From an employer’s standpoint, it’s important to recognize that retirees will have different goals in terms of what they’re hoping to get out of the relationship, Shanahan notes. Their goals will affect the type of engagement that will work best. For instance, those looking to have fun are likely more interested in informal coaching or role modeling opportunities that may involve meetings over coffee or lunch and participation in social activities. Those interested in earning extra money are more likely to look for ways they can make more formal contributions, perhaps in explicit training roles.
Ensuring value for all involved in these relationships (the mentor, the mentee and the company) requires a specific focus on process. It’s important to not simply leave the relationship and the results to chance, particularly when the relationships involve a more formal transfer of learning than informal role modeling and relationship building.
Transfer of knowledge
Retirees who serve as mentors and coaches have an opportunity to transfer knowledge to younger colleagues at all levels of the company. Retirees who held senior leadership roles are in a good position to help middle managers develop the skills and abilities to move into senior management. Those who were in middle management can mentor nonmanagerial staff. And retirees at all levels have knowledge to share with the newest entrants to the workforce.
Explicit knowledge, Hutchinson says, “is easily transferred from boomers to others through writings, work processes, manuals and other communication means.” Tacit knowledge, he says, is “hidden knowledge.” It’s knowledge gained through experience and can be difficult for boomers to actually describe. Hutchinson works with clients to help them transfer both types of knowledge from boomers to newer generations of employees.
He says the explicit knowledge transfer process begins with interviewing and documenting work processes, ideas, instructions, etc. “Get as much as you can out of their head and document it. They have a ton to share,” he adds.
Hutchinson also recommends an apprentice concept as another approach to knowledge transfer. “Decades ago, many of the complex manufacturing and service trades paired a new hire up with an experienced employee,” he says. “The new employee shadowed the tenured person and learned not only the explicit work instructions and processes but also got to experience how the tenured worker approached the encountered problems and obstacles.” The apprentice process can be useful in unearthing tacit knowledge as the apprentice interacts, observes and learns from the boomer mentor. “From my leadership consulting experience, the leadership apprentice concept is something boomers have had much fun with and provides them a wonderful feeling of contribution and accomplishment,” he adds.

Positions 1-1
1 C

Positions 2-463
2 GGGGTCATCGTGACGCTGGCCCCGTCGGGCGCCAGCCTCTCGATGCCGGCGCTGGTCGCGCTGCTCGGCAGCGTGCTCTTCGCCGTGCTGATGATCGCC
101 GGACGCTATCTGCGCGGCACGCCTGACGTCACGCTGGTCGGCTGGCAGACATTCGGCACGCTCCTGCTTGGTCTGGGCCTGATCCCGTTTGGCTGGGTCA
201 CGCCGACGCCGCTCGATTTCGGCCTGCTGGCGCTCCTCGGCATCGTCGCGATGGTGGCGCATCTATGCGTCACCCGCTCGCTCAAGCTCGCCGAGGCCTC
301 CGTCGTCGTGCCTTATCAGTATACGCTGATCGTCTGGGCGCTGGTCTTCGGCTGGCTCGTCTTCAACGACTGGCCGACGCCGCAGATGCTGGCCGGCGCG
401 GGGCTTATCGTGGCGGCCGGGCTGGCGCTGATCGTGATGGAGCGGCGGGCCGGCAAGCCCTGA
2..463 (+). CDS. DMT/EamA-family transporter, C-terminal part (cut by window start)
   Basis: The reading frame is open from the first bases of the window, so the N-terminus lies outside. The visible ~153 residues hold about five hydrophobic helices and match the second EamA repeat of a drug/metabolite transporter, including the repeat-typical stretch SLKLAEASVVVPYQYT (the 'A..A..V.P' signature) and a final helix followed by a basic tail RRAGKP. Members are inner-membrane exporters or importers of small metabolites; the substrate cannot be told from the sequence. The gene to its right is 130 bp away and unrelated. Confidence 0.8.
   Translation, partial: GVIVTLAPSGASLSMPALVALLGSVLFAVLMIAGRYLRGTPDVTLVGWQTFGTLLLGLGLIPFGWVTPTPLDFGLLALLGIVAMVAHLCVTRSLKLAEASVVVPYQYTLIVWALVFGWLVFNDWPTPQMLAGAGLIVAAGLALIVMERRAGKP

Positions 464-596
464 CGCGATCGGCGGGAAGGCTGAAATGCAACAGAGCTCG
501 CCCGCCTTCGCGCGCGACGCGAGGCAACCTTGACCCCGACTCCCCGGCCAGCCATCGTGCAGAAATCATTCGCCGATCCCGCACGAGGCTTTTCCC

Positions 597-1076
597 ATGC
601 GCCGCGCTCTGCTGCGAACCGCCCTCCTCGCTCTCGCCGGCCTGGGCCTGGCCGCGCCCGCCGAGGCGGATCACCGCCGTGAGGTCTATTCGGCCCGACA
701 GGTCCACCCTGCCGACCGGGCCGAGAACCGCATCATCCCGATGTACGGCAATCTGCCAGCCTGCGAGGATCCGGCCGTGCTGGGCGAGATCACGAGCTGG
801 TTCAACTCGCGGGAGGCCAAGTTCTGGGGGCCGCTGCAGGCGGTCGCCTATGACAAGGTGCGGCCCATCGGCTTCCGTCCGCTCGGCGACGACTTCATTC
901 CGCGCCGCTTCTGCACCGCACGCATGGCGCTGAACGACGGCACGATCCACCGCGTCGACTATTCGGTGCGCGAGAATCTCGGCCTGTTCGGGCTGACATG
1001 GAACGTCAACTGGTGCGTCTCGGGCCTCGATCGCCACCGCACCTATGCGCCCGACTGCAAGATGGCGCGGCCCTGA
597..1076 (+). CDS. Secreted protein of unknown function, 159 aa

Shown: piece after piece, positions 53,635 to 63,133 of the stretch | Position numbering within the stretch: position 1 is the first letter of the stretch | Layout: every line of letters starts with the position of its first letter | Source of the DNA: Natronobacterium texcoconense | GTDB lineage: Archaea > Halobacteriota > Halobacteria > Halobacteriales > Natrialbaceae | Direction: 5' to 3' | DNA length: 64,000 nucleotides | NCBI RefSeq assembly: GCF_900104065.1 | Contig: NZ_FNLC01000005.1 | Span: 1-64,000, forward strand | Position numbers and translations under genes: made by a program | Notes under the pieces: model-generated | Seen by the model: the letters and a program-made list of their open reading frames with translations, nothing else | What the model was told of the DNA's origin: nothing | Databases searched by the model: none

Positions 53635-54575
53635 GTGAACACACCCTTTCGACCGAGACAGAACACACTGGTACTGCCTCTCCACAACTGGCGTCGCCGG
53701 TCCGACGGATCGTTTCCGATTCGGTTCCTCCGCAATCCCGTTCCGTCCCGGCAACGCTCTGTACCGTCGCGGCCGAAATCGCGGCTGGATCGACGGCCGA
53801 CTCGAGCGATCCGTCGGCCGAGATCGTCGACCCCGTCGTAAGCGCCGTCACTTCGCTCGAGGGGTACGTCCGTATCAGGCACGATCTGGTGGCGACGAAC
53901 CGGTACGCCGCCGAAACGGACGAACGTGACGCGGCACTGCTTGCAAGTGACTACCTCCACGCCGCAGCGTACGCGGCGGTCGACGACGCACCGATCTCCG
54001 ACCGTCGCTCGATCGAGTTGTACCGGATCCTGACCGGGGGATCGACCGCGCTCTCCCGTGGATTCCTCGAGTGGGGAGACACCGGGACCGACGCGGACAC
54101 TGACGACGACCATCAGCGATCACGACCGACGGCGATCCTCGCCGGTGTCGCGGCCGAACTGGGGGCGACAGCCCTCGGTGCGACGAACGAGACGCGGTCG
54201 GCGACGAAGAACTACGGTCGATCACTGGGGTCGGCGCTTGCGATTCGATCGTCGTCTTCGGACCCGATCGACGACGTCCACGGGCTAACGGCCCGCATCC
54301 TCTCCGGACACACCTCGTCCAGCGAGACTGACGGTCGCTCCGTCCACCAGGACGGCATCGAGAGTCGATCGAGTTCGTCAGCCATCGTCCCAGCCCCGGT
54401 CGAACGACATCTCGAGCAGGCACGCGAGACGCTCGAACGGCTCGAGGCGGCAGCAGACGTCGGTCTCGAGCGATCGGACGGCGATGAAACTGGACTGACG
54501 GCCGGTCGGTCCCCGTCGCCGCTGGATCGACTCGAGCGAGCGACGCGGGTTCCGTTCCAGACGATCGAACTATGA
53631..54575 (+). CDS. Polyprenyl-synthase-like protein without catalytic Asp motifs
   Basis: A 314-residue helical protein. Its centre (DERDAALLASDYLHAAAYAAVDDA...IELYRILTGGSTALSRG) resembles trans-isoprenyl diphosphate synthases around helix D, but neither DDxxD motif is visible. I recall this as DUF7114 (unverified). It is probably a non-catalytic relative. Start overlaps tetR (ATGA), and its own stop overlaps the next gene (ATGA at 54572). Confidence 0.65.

It’s clear that the ability to re-engage retired workers as mentors and coaches holds a number of benefits. What should employers do to pave the way for these types of transitions or to find retirees interested in coming back to contribute to their former—or other—companies?
Internal vs. external mentors
Companies interested in leveraging the value of retirees as mentors may choose to engage with their own former employees, reach out to former employees from other companies or industries, or some combination of the two.
“As a frequent business adviser, I’m often asked whether I’ve seen companies get more value from using internal or external mentors to help develop their best talent,” Seeger says. Her response: “There’s no one-size-fits-all answer. I believe there is value to engaging both types of mentors—and for many companies, the best solution is a customized mix.”
There are pros associated with both internal and external mentors, as well as coaches. Internal mentors already understand the company and team dynamics. External mentors, though, bring an outside perspective and viewpoint.